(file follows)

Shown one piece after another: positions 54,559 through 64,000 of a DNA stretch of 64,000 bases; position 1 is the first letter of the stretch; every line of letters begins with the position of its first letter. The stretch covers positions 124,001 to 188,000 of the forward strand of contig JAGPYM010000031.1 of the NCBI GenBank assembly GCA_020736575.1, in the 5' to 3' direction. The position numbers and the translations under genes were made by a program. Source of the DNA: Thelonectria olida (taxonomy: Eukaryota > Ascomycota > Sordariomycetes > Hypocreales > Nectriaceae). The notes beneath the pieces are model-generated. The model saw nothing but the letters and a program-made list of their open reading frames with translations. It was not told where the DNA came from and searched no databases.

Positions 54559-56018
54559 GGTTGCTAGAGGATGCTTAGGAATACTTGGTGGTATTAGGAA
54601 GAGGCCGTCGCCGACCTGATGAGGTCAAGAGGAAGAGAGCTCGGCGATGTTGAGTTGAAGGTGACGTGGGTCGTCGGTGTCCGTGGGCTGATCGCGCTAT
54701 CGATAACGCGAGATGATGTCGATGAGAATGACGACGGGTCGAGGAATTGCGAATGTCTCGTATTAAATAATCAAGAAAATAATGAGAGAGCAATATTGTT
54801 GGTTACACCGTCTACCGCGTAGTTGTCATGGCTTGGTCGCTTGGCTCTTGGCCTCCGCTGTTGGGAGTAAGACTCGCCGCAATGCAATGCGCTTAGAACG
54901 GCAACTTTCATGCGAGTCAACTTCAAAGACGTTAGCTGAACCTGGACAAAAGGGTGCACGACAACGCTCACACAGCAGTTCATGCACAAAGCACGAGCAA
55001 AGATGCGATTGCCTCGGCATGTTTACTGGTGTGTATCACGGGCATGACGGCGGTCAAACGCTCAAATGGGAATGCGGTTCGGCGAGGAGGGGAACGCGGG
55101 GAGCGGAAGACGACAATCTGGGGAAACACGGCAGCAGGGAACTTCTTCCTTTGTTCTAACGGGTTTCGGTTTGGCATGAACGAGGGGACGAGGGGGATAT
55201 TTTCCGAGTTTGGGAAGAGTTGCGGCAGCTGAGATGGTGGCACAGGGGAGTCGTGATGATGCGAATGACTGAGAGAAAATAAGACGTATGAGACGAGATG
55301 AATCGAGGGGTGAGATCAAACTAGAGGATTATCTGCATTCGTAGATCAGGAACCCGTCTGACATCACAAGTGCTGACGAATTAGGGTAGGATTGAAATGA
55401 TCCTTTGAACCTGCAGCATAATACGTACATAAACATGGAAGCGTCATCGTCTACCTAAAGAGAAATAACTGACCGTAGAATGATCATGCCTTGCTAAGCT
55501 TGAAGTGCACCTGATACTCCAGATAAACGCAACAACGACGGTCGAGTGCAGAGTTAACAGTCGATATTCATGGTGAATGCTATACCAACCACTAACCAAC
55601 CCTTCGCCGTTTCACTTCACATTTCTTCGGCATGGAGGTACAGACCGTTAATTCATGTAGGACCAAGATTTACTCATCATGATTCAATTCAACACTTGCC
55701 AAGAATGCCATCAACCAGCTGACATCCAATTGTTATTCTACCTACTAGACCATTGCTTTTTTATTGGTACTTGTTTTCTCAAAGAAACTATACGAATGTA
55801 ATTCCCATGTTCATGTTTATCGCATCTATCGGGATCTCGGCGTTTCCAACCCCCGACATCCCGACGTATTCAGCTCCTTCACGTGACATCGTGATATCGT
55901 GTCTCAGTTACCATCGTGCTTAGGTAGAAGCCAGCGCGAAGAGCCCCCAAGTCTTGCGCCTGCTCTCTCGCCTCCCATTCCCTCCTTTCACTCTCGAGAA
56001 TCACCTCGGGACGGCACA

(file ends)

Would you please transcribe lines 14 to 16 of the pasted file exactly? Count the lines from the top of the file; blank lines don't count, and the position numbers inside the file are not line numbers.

55601 CCTTCGCCGTTTCACTTCACATTTCTTCGGCATGGAGGTACAGACCGTTAATTCATGTAGGACCAAGATTTACTCATCATGATTCAATTCAACACTTGCC
55701 AAGAATGCCATCAACCAGCTGACATCCAATTGTTATTCTACCTACTAGACCATTGCTTTTTTATTGGTACTTGTTTTCTCAAAGAAACTATACGAATGTA
55801 ATTCCCATGTTCATGTTTATCGCATCTATCGGGATCTCGGCGTTTCCAACCCCCGACATCCCGACGTATTCAGCTCCTTCACGTGACATCGTGATATCGT